WASHINGTON – The proposed $3 billion cut in crop insurance subsidies in the recent federal budget deal would not “kill the crop insurance program,” contrary to claims by the crop insurance industry and its allies in Congress. It would merely cut the fat from the industry’s cost of doing business, according to a new analysis commissioned by EWG.
The report by Dr. Bruce Babcock, agricultural economist at Iowa State University, is titled Cutting The Fat: It Won't Kill Crop Insurance. It shows that lowering the excessive rates of return enjoyed by the industry, as proposed last month in the budget agreement, would have no impact on the availability of crop insurance policies or the premiums paid by farmers.
“The reality is that the cuts are a modest reduction in taxpayer support for crop insurance,” said Dr. Babcock. “Rather than devastating or killing the program, as some industry members may allege, the lower subsidies would not affect profits, but instead result in a more efficient, but still far from lean, delivery system for the insurance.”
The budget agreement, signed by President Obama in November, would reduce the target rate of return for crop insurance companies from 14 percent to 8.9 percent, a margin that is still generous and well above the rate of return enjoyed by the insurance industry as a whole. Some in Congress are now attempting to reverse the cut through a rider attached to a must-pass transportation bill, which is expected to go to the House floor in the coming days.
“Rhetorically, this is a Congress that applauds federal belt tightening, but in practice it hands out billions in taxpayer-funded giveaways to the crop insurance industry,” said Colin O’Neil, EWG’s director of agriculture policy. “At a time when many Americans are still tightening their belts, it seems ridiculous to think that companies headquartered in tax havens such as Bermuda and Switzerland can’t get by on a 9 percent rate of return. Congress has allowed this problem to balloon over the years, and it is high time to fix it.”
Industry advocates argue that the cuts will “cripple” crop insurance companies, but Babcock’s analysis shows that the insurers’ cost of delivering each policy has ballooned from an average of $628 in 2001 to $1,670 in 2013.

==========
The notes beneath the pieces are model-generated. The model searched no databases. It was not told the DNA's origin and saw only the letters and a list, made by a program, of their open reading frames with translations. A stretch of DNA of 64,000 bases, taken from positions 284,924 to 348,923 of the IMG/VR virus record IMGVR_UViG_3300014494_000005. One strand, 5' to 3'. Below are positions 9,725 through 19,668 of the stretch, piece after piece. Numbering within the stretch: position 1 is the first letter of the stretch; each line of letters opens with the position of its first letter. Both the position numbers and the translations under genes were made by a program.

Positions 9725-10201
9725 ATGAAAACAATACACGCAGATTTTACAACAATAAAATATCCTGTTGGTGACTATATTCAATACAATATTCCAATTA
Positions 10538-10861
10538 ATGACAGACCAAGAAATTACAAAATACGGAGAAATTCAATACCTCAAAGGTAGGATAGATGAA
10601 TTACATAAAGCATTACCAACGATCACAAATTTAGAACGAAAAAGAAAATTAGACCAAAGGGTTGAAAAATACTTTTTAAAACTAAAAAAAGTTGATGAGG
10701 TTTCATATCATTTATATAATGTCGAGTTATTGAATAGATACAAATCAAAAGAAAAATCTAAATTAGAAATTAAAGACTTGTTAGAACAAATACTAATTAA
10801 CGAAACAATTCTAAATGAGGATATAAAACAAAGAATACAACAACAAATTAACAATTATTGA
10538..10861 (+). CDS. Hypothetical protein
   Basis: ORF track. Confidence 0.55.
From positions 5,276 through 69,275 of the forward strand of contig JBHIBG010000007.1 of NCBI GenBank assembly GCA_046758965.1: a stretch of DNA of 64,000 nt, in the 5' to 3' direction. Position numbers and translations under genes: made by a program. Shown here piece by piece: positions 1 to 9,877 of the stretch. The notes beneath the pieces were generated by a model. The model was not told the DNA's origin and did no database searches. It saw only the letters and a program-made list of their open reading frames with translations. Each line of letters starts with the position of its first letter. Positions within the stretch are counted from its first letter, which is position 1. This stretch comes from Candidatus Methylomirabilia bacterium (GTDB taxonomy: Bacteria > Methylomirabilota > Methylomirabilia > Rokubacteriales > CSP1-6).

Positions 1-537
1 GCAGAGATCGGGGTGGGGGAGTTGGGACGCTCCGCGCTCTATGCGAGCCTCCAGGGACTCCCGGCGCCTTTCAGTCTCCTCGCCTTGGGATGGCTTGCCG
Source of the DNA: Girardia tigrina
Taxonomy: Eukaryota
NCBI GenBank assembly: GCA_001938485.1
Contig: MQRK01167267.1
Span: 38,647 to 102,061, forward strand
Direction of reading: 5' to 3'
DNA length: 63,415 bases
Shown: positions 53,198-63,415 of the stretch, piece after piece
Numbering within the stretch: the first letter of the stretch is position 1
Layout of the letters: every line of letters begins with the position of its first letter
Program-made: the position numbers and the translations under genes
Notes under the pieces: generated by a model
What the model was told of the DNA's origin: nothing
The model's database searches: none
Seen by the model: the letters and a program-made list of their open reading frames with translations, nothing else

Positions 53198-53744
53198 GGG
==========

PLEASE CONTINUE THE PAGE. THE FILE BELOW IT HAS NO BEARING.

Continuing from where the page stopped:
This increase in costs was largely the result of exorbitant increases in the wages paid to company personnel and the commissions paid to insurance agents, Babcock’s analysis found. The costs per policy not associated with loss adjustment grew by 8.5 percent a year over the period.
The crop insurance industry is unique because the companies can only sell products approved by U.S. Department of Agriculture, which also sets their price. Because crop insurance companies can’t compete on price or quality of service, they compete instead for the business of independent insurance agents by offering ever higher commissions.
According to “Cutting the Fat,” the average commission per policy grew by 9.1 percent a year, compared to the overall insurance industry average of 2.7 percent. In dollar terms, the average commissions paid to crop insurance agents rose from $358 per policy in 2001 to about $1,022 per policy in 2013.
“When you look past the rhetoric thrown around by crop insurance companies, the reality of the situation is clear,” Babcock said. “If we can’t make these very reasonable and responsible taxpayer savings by trimming the inflated costs of crop insurance in a way that won’t hurt industry profits or farmers, what can we cut?”